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Daguerrotype: Early Photography in Hawai‘i

Hawai‘i State Archives

A daguerrotype was an early type of photograph popular during the 1840s-1870s. The ease and affordability of the process allowed the mainstream general public to readily obtain photographs. The photographic image was affixed to a highly polished silver-plated surface giving the daguerrotype a mirror-like reflective finish.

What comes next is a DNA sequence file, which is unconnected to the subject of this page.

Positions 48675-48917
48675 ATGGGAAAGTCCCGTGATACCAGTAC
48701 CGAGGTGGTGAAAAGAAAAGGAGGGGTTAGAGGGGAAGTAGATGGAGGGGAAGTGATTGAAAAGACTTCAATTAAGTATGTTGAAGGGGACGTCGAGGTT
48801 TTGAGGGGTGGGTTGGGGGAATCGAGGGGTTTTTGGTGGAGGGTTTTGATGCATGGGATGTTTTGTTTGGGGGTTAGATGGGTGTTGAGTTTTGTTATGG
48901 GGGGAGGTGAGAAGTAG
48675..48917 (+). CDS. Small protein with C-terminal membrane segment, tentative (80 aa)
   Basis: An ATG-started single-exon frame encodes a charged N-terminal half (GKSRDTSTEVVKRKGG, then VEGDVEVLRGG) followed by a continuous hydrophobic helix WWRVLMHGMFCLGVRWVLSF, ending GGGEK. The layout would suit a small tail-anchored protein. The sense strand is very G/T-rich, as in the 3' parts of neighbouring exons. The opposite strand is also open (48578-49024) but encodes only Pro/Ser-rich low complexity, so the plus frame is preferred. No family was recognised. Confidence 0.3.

Daguerrotypes were usually encased in lockets or small hinged cases to protect the easily scratched surface. This also allowed daguerrotypes to be easily carried about in purse or pocket.

People could also have their daguerrotype customized by having the photographer hand-tint in colors certain articles of clothing or accessories they were photographed with such as jewelry, flowers or lei for a special look.